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article imageWill the U.S. missile defense system work?

By Matthew Moran     Jul 2, 2009 in Technology
The threat from North Korea has grown over the last year. The communist state has tested nuclear warheads and long-range missiles. Now North Korea is threatening to attack Hawaii. Will the U.S. missile defense system prevent it?
It depends on who you ask, as to whether or not the national missile defense system known as Ground-Based Midcourse Defense would actually work in the event of a deliberate attack on the United States.
The threat of attack from North Korea has grown undoubtedly. The communist country has successfully detonated another nuclear warhead and test-fired two long-range missiles, as well as several other short range missiles since last October.
Most recently, reports indicate that North Korea may be ready to launch a missile at Hawaii on July 4.
These threats are exactly what the missile defense program is designed to protect against. In its 2009 report, North Korea is specifically mentioned.
It will work
The Missile Defense Agency says they have a defense system "capable of intercepting and destroying a ballistic missile launched from North Korea."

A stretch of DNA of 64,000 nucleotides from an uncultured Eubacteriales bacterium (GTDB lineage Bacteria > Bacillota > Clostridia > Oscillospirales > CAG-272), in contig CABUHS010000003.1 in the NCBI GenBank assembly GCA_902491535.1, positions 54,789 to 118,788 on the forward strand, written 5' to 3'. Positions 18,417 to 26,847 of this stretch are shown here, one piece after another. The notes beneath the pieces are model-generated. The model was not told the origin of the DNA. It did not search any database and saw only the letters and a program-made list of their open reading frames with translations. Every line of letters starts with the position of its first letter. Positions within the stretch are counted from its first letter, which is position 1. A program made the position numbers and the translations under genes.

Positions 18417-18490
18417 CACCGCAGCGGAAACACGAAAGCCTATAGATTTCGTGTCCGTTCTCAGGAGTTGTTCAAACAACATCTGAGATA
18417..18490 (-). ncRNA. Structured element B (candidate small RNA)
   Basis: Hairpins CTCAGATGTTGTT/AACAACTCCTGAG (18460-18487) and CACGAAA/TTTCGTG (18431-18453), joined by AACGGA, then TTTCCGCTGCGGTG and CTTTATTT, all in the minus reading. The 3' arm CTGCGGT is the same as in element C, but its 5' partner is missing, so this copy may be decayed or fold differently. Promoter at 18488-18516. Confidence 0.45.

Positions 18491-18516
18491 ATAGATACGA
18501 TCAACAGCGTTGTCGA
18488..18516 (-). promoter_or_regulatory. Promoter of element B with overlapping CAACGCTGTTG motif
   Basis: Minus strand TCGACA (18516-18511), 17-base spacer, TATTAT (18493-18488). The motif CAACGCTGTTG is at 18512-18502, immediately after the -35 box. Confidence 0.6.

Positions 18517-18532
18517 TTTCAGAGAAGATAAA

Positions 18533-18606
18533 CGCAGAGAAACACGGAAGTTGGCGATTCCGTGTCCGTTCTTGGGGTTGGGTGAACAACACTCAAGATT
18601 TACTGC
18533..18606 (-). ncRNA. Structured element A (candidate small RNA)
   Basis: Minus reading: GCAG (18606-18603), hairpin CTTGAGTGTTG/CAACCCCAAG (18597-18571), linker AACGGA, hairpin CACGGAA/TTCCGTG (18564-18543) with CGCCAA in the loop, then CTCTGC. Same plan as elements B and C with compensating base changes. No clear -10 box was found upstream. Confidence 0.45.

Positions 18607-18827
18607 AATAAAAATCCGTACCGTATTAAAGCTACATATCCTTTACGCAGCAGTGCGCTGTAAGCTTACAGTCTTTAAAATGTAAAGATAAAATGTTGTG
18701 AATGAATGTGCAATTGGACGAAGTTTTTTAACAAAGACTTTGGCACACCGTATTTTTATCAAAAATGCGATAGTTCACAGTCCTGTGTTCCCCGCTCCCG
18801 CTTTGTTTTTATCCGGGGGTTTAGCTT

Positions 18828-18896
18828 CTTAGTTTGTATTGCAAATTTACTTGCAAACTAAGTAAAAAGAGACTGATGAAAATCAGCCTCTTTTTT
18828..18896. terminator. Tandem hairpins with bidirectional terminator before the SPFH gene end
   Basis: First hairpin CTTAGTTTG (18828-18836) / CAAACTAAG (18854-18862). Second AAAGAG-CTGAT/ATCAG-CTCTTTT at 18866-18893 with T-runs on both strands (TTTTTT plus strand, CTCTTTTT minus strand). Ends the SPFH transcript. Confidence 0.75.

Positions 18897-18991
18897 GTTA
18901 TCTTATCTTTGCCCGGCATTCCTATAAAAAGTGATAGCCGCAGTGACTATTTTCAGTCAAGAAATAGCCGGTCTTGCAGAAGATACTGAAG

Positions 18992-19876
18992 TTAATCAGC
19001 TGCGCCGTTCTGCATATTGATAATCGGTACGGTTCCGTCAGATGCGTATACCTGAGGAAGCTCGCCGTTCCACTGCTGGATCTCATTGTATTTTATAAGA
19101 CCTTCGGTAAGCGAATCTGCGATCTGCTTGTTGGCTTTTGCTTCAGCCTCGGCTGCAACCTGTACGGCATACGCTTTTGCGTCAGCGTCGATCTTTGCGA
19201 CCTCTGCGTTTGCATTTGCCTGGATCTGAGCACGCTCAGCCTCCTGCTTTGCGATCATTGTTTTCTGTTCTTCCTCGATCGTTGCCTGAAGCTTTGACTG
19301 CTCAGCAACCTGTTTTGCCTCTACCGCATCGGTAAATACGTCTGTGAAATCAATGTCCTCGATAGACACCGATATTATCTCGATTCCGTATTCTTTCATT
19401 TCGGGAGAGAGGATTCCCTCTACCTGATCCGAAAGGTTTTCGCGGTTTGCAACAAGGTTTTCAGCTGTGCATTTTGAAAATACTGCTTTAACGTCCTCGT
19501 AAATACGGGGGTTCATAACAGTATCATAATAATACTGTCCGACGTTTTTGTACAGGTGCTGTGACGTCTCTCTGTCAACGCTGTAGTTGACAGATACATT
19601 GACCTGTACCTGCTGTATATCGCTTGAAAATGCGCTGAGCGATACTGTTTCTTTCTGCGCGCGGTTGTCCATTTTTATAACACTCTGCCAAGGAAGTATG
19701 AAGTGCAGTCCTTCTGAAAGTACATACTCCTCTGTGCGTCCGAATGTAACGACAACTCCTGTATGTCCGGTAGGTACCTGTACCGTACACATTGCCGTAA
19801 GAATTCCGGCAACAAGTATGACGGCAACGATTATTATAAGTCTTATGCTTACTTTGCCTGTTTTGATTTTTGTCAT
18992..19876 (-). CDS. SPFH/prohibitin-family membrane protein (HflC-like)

Defense Secretary Robert Gates backs that notion up. He has said the United States is prepared should it be necessary to prevent an attack on the United States.
"We are in a good position," Gates told reporters on June 18th.
It won't work
How good of a position though? According to some, not nearly as good as the U.S. needs to be.
Joe Cirincione, president of the Ploughshares Fund, is skeptical of the MDA's ability to shoot down missiles.
In an interview with NPR
last September, Cirincione said the system would "absolutely fail" if it were needed in 2009.
A group of scientists told Congress the same thing in April of 2008.
"The (global missile defense) program offers no prospect of defending the United States from a real-world missile attack and undermines efforts to eliminate the real nuclear threats to the United States," Lisbeth Gronlund, a senior scientist at the Union of Concerned Scientists said, as quoted by the Associated Press.
The debate over funding missile defense continues as well.
Senior fellows with the Heritage Foundation argue that funding missile defense is absolutely necessary.
In a report on missile defense, Heritage argues that "failing to protect ourselves could have consequences and costs that are immeasurably greater than the cost of missile defense."
Others argue that it's impractical to spend money on technology that may not work.
David Kreiger, the President of the Nuclear Age Peace Foundation writes that "US ballistic missile defenses would be ineffective, destabilizing and dangerous. And yet, the US government appears willing to spend another $100 billion or perhaps even much more to deploy such systems. One can only wonder at this “spend now, think later” approach to national security."
The debate is far from over. One can only hope, however, that it remains a debate and not a real-life problem.
More about Missile defense, North korea missile
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